Saturday, October 27, 2012

A lesson in what not to do -- Stand Your Ground

Warning Shots Just Aien't That Smart -- usually.
copyright 2012 by jon gutmacher

It's always interesting to see what happens in an actual "self defense" case -- in the sense of what you can do,  or more likely . . . what you shouldn't.  The recent case of State v. Vino,  37 Fla. Law. Weekly D2278 (Fla. 3DCA 2012) is instructive.

According to the appellate opinion -- Mr. Vino was sleeping at home around ten in the morning when his dogs started barking.  His yard is entirely fenced, and the gate was locked.   Unknown to him,  two FPL workers had traversed his fence via a ladder to shut off the power.   Mr. Vino,  whose home had been invaded by criminals before, believed serious criminal activity was happening.   He grabbed a rifle,  took cover behind his truck,  and fired a warning shot to show he was serious.   He then found out the two individuals were FPL employees.  At that point he ordered them off his property -- and as they were leaving fired another warning shot into the air.   He was later charged with two counts of aggravated assault, improper exhibition of a weapon,  and unlawful discharge of a firearm.   After a "Stand Your Ground" hearing -- all but the unlawful discharge were dismissed by the trial judge.   The State appealed.

The Third District Court of Appeal agreed with the trial court, and  said all but the final "warning shot" was lawful -- thus the "unlawful discharge" count would be allowed to go to trial.  However, the appellate court  remanded the case back to the trial court to allow the State to file any other charges it might feel were sustainable -- especially as the appellate court pointed out that once Mr. Vino became aware that the two individuals were not there to commit a crime  (ie:  when he found out they were from FPL) -- the right to use deadly force under Stand Your Ground ended.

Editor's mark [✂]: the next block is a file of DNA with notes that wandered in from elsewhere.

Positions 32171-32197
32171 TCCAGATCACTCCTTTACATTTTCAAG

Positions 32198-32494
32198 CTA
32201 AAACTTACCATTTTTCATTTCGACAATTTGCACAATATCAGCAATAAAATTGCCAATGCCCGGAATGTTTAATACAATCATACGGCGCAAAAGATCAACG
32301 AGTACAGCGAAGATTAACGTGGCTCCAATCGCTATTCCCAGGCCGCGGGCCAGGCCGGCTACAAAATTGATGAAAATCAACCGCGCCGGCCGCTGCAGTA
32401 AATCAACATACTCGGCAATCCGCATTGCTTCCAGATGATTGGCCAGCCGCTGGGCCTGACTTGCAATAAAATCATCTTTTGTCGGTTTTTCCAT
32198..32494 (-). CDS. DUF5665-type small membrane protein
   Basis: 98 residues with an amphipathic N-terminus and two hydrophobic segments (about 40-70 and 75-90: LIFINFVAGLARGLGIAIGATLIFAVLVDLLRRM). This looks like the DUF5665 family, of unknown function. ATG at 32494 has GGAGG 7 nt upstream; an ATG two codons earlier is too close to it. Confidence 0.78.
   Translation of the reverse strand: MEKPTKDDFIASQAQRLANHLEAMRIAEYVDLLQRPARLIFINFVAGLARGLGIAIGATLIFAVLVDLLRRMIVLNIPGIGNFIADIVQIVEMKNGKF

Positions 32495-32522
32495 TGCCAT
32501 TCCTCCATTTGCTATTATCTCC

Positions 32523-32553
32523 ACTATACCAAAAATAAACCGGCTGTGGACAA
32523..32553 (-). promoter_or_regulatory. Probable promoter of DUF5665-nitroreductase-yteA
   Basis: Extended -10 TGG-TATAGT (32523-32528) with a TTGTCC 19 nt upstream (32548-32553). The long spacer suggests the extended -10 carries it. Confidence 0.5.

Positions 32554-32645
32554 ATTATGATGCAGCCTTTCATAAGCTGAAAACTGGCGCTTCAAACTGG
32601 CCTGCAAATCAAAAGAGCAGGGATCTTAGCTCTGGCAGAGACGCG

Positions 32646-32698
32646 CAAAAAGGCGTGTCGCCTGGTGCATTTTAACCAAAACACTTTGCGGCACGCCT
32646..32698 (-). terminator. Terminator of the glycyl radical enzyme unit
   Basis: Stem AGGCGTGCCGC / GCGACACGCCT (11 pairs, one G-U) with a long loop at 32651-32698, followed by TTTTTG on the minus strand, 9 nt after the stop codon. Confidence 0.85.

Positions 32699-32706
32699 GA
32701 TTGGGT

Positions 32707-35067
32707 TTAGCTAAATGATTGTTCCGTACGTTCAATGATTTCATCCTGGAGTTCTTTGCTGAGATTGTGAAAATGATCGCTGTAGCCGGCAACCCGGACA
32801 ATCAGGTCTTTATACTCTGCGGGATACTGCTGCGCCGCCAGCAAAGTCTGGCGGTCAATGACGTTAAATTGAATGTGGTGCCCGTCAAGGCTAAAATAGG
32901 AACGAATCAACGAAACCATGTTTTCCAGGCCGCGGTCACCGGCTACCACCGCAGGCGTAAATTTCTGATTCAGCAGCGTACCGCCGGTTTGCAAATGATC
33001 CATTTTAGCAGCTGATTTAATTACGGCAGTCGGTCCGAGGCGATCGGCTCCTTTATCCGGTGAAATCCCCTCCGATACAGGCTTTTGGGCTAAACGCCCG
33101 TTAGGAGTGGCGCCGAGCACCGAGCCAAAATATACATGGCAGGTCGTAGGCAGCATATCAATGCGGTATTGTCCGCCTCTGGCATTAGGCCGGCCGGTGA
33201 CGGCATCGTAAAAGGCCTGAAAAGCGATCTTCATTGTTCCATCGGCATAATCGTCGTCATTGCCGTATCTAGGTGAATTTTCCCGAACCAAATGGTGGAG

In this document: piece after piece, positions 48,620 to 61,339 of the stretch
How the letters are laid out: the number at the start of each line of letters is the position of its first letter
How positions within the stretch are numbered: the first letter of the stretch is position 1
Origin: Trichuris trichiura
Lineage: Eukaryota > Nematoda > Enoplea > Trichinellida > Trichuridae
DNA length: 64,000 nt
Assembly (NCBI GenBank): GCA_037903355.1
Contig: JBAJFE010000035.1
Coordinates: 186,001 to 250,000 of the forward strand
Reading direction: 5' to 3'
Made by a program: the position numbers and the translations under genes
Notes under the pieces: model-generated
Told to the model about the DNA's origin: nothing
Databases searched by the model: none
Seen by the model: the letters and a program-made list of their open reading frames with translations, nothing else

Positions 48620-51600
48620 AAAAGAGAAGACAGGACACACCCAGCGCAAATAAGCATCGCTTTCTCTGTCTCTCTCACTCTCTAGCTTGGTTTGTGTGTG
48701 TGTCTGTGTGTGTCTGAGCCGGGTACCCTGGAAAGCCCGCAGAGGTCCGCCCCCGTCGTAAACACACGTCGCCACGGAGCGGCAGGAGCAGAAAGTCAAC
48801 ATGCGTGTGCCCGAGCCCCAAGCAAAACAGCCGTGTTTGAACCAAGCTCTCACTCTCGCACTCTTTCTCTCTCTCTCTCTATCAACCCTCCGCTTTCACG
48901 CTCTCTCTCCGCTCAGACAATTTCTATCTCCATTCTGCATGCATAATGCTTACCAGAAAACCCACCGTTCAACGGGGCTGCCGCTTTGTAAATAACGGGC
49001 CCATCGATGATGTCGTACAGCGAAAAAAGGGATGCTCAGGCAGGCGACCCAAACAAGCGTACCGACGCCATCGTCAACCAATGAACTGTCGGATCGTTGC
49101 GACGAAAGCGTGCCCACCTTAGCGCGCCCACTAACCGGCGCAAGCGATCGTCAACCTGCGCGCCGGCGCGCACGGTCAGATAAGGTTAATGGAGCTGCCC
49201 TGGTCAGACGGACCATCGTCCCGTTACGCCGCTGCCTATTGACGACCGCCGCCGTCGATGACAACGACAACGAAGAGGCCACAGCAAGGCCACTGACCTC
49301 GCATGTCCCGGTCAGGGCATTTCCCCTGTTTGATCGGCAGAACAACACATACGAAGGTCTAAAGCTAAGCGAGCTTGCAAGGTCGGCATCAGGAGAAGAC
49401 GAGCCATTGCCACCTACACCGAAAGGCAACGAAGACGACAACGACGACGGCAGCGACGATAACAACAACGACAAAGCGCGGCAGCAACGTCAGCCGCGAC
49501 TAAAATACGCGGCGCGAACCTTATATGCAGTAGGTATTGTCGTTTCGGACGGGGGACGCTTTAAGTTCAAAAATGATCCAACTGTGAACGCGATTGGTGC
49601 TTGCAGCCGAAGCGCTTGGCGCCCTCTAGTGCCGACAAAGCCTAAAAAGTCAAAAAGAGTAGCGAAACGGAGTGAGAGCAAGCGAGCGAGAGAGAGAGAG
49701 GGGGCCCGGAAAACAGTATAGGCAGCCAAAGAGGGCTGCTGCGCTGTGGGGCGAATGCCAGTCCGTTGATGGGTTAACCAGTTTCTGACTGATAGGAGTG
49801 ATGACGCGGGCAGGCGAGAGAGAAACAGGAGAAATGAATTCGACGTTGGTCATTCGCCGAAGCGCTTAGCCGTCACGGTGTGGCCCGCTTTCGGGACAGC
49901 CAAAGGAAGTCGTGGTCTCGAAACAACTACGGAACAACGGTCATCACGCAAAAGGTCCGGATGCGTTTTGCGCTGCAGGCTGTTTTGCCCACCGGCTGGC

So . . .  let's analyze the whole situation.

First . . .  the entry by FPL was most certainly a trespass.  However,  it was reasonable for Mr. Vino to believe it was a burglary and forcible felony -- and probably even a preclude to a robbery.   Thus,  he had the right to arm himself -- and the firing of the first warning shot -- while very "legally" dangerous -- was still lawful.  However . . . once he reasonably determined the two individuals were only FPL employees -- the use of deadly force was out!   Thus . . .  while the State had not charged Vino for the second "warning shot" -- except as a misdemeanor unlawful discharge -- it could have charged him for a separate aggravated assault!!!

Well . . . we all know that an aggravated assault with the discharge of a firearm is a twenty (20) year mandatory minimum!   If the State decides it wants to crucify Mr. Vino -- it's gonna have that opportunity.  At that point,  Mr. Vino's only chance is to convince a jury that the second warning shot was somehow lawful.   How the hell he'll be able to do that will be one heck of a feat!  So -- here's hoping the State is a bit more generous than usual.    Plus -- since the two FPL guys were in the process of leaving when the second shot was discharged -- it wasn't even in aid of stopping the trespass.

So . . .  like I keep telling folks -- warning shots and bravado -- are not real smart in this day and age of mandatory sentences.   If you don't believe your life is at stake -- keep your finger off the trigger!